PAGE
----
Rocky Mountain National Park begins centennial celebration

August 29, 2014

Photo: Rocky Mountain National Park centennial logoThe National Park Service is getting a jump start on celebrating the 100th Anniversary of Rocky Mountain National Park in northern Colorado.

An open house will be held on the east side of the park Wednesday with the event repeating on the west side Thursday.

The celebration begins 99 years to the day the park was dedicated. It will continue for a year to mark the centennial of the dedication.

The movement to create a national park began in the early 1900s when a national conservation movement reached the Rockies.

The founder of the Rocky Mountain News, William Byers, extolled the virtues of the mountains in his newspaper.

English naturalist Isabella Bird explored hundreds of miles of the Rockies and wrote letters of her experiences that were later published as a book.

Then, protecting some of the Rockies from mining and hunting became the cause of an Estes Park resident, naturalist and photographer, Enos Mills.

"Enos Mills we consider the father of Rocky Mountain National Park," says park ranger Sam Forsythe. 

Photo: Longs Peak Rocky Mountain National ParkMills presented lectures about the cause to any group that would hear him out. He also shared hundreds of photographs.

Others joined his crusade and Congress passed legislation creating the national park and it was signed into law by President Wilson on Jan. 26, 1915.

The legislation was a compromise. The park ended up smaller than some had hoped, but it still covers 265,000 acres.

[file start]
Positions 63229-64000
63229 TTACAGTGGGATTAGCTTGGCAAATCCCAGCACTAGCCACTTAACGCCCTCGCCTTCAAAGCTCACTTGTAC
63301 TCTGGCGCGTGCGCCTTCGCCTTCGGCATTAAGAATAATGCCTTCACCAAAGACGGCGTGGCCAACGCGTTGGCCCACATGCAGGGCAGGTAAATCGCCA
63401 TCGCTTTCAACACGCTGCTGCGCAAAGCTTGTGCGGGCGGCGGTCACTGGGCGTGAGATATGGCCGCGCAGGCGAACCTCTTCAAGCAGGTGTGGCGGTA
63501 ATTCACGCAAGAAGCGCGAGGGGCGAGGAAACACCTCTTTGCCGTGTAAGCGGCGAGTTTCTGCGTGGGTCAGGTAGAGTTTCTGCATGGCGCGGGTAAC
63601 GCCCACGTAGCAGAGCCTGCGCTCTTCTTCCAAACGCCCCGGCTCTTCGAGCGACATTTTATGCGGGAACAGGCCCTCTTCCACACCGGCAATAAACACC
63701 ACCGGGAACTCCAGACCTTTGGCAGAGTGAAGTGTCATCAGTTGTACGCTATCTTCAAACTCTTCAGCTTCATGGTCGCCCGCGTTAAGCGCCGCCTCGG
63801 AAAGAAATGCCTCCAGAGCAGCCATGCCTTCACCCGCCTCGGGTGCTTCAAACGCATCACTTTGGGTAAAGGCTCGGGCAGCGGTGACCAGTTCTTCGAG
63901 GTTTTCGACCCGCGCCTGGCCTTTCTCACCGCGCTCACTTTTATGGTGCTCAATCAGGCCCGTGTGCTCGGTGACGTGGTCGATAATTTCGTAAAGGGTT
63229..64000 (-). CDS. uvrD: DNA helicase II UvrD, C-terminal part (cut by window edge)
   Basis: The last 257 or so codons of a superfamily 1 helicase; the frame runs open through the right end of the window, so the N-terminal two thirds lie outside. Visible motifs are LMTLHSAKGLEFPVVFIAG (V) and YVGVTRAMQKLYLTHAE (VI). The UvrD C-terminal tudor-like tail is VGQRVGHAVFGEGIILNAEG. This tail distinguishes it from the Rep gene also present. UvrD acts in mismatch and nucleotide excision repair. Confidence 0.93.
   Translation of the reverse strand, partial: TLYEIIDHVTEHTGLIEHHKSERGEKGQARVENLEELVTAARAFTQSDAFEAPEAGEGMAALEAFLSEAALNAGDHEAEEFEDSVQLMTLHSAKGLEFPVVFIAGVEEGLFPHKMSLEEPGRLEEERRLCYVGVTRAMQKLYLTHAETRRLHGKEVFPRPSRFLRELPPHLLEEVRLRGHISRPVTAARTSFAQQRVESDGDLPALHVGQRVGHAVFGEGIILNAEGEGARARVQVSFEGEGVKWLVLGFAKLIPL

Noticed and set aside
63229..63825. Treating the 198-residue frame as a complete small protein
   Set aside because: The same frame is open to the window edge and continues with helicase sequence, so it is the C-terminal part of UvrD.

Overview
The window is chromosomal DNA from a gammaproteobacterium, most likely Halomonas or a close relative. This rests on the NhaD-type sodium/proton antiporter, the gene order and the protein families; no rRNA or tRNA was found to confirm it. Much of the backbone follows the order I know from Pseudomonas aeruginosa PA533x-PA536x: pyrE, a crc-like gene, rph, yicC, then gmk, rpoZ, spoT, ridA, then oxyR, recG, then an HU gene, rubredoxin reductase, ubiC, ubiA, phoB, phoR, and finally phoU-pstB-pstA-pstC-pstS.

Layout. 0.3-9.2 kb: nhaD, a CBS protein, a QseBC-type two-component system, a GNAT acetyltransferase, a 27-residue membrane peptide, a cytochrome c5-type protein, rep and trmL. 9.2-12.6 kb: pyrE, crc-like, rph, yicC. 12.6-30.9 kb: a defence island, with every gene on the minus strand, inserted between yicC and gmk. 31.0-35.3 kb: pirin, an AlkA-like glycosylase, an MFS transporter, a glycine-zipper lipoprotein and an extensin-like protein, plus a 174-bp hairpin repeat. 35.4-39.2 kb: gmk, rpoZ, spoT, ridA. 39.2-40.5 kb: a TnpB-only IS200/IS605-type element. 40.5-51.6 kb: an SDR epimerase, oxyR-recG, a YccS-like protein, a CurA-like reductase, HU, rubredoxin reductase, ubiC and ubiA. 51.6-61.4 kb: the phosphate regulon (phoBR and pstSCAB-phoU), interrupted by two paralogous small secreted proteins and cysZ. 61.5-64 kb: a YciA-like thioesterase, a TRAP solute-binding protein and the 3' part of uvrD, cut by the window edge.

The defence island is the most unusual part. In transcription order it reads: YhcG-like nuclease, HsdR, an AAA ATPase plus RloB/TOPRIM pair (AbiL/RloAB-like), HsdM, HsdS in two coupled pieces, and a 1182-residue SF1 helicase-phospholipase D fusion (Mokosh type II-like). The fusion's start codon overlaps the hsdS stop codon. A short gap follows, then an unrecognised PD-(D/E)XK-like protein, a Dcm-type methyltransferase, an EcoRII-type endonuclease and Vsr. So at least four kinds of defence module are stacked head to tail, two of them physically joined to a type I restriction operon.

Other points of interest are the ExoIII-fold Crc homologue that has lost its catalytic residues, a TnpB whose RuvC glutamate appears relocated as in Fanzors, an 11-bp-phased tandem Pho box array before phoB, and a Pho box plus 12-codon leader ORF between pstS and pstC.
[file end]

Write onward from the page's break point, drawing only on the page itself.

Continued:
In its earliest days, it was a challenge getting to the park. "Rough riding back in those days," Forsythe says.

Some national parks boasted railroads but not Rocky Mountain National Park. "You had these somewhat treacherous roads," Forsythe says.

But people made the journey in their Model Ts and Stanley Steamer automobiles to convince others it was possible. 

Throughout its history, the park service has wrestled with balancing conservation and recreation.

The park has added about 11,000 acres that were in private hands when the refugee was created.

Forsythe says the biggest change over the last century is reflected in the wildlife in the park.

Elk were introduced when the park was founded and now flourish there.

He says wolves and grizzly bears are no longer found in the park because they were overhunted.

But other predators do call the park home since they have been protected, including black bears, mountain lions and coyotes.

In the years ahead, climate change is a challenge.

"We have on-going research on how our animal species and plant species are changing," he says.